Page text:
(3) Deductibility. The deductibility of voluntary employee contributions to a deemed traditional IRA is determined in the same manner as if it were made to any other traditional IRA. Thus, for example, taxpayers with compensation that exceeds the limits imposed by section 219(g) may not be able to make contributions to deemed IRAs, or the deductibility of such contributions may be limited in accordance with sections 408(a) and 219(g). However, section 219(f)(5), regarding the taxable year in which amounts paid by an employer to an individual retirement plan are includible in the employee's income, is not applicable to deemed IRAs.

(4) Rollovers and transfers. The same rules apply to rollovers and transfers to and from deemed IRAs as apply to rollovers and transfers to and from other IRAs. Thus, for example, an employee may request and receive a distribution of his or her deemed IRA account balance and may roll it over to an eligible retirement plan in accordance with section 408(d)(3), regardless of whether that employee may receive a distribution of any other plan benefits.

(5) Nondiscrimination. The availability of a deemed IRA is not a benefit, right or feature of the qualified employer plan under § 1.401(a)(4)-4 of the regulations.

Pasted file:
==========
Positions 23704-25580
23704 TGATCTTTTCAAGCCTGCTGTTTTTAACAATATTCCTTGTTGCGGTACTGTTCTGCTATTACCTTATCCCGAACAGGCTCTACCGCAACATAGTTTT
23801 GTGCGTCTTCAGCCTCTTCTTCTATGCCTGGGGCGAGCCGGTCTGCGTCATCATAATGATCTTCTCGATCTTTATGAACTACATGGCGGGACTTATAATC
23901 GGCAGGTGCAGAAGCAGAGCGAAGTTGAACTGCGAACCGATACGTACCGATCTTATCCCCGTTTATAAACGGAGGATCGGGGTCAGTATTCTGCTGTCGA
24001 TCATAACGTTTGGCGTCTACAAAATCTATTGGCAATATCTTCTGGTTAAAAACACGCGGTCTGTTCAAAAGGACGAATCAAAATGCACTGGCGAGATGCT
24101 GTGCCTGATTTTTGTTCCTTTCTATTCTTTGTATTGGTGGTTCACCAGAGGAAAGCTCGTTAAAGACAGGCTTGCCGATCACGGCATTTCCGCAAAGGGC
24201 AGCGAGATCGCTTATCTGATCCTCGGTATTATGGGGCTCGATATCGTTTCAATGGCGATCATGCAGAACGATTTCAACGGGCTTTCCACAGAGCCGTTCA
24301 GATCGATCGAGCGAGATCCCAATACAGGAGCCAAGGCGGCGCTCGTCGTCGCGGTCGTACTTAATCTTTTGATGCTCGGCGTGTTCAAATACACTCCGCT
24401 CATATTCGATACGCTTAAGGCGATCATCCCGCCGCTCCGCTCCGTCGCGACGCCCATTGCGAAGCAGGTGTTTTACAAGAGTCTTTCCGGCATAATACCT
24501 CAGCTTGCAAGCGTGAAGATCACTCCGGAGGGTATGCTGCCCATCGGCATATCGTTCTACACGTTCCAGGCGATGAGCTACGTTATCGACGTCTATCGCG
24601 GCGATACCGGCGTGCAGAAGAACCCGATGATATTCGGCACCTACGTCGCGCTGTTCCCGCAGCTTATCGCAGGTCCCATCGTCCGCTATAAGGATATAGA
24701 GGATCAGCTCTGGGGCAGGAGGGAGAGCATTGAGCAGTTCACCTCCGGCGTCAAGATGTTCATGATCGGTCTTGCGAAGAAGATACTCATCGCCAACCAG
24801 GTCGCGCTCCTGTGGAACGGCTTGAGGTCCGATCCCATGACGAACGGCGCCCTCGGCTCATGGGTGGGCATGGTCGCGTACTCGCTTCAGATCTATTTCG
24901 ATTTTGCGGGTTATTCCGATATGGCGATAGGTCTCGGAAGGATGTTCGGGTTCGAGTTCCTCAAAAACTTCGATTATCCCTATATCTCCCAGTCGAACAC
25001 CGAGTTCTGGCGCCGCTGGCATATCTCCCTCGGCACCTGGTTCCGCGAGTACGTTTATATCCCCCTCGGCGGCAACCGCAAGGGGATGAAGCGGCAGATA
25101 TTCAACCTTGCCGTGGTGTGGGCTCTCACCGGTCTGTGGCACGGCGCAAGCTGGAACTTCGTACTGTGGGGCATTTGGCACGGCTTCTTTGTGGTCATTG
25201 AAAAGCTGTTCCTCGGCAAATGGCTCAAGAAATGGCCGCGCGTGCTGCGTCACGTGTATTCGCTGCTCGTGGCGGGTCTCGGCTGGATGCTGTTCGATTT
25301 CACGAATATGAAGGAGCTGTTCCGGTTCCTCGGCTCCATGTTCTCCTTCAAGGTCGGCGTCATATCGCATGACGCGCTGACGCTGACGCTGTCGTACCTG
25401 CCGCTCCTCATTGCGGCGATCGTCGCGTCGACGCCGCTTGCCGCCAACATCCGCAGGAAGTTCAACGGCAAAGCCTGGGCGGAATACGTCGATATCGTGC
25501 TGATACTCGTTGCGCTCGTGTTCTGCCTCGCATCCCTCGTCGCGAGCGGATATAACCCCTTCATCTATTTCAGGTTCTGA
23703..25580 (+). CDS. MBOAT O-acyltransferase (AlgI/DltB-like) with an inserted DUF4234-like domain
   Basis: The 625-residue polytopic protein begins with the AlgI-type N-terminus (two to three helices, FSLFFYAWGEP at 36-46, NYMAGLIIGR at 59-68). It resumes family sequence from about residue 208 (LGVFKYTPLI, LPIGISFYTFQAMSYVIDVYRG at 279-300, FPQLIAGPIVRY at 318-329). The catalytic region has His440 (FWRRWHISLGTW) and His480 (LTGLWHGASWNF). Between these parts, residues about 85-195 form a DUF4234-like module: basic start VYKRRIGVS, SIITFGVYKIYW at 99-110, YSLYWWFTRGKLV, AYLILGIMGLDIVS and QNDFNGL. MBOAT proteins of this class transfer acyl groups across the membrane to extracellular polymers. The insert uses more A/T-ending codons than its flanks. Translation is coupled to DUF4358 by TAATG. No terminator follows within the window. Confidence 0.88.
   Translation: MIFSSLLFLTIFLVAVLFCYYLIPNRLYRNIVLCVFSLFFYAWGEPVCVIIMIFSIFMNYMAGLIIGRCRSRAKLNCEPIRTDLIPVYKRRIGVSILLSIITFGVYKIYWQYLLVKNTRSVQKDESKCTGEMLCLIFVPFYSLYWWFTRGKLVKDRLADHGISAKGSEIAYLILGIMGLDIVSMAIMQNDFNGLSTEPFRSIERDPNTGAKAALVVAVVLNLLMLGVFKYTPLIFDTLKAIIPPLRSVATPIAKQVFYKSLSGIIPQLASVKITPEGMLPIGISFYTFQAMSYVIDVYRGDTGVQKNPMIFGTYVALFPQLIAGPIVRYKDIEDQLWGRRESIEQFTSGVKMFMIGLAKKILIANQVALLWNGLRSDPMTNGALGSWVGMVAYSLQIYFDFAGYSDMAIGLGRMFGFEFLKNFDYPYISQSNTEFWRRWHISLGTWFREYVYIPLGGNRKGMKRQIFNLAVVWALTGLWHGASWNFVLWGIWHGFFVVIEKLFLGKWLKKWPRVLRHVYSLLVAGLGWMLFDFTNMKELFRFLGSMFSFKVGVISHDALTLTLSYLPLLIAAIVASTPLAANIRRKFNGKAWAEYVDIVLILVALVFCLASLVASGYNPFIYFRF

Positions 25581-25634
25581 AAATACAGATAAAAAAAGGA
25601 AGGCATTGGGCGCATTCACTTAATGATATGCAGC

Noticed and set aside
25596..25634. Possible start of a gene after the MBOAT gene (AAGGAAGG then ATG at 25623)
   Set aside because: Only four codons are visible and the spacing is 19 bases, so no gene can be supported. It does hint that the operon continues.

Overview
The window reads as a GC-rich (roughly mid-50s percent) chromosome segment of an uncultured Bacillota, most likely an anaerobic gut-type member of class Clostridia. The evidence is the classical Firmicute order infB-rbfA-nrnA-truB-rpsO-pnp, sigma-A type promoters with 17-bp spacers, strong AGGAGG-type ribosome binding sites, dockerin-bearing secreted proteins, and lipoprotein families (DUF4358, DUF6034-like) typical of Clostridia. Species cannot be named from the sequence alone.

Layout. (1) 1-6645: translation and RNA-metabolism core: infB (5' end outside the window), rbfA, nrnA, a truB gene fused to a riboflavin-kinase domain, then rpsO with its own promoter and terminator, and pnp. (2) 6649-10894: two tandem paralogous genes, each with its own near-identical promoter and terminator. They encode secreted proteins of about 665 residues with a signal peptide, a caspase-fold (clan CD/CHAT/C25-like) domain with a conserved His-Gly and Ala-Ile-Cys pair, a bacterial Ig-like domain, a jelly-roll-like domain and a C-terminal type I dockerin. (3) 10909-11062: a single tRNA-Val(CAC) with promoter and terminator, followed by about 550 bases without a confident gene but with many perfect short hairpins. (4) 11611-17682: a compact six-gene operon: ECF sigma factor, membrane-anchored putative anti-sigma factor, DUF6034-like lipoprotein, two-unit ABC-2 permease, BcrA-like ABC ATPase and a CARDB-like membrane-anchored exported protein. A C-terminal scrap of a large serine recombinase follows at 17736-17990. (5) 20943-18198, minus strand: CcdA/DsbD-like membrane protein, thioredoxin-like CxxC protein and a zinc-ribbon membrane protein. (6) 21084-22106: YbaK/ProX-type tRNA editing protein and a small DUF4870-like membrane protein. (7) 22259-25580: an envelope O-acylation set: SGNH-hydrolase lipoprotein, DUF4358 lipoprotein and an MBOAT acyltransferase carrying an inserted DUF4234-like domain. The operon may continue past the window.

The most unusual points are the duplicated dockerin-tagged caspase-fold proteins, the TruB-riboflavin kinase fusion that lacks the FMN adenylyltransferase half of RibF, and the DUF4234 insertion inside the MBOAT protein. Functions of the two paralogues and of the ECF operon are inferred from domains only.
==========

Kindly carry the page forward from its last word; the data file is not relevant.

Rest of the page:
(g) Disqualifying defects. If the qualified employer plan fails to satisfy its qualification requirements, either in form or in operation, section 408(q) does not apply. Accordingly, any account or annuity maintained under the plan as a deemed IRA is not a deemed IRA, and its status as an IRA will be determined by considering whether the account or annuity satisfies the applicable requirements of section 408 and 408A (including the prohibition of commingling under paragraph (a)(5) of section 408). Also, if any of the deemed IRAs fail to satisfy the applicable requirements of section 408 or 408A, section 408(q) does not apply and the plan will fail to satisfy the plan's qualification requirements.

(h) Definitions. The following definitions apply for purposes of this section:

(1) Qualified employer plan. A qualified employer plan is a plan described in section 401(a), an annuity plan described in section 403(a), a section 403(b) plan, or a governmental plan under section 457(b).

(2) Voluntary employee contribution. A voluntary employee contribution is any contribution (other than a mandatory contribution within the meaning of section 411(c)(2)(C)) which is made by an individual as an employee under a qualified employer plan that allows employees to elect to make contributions to deemed IRAs and with respect to which the individual has designated the contribution as a contribution to which section 408(q) applies.

(i) Effective date. These regulations are applicable beginning on or after August 1, 2003.

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David A. Mader,

Assistant Deputy Commissioner of Internal Revenue.

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[FR Doc. 03-12675 Filed 5-19-03; 8:45 am]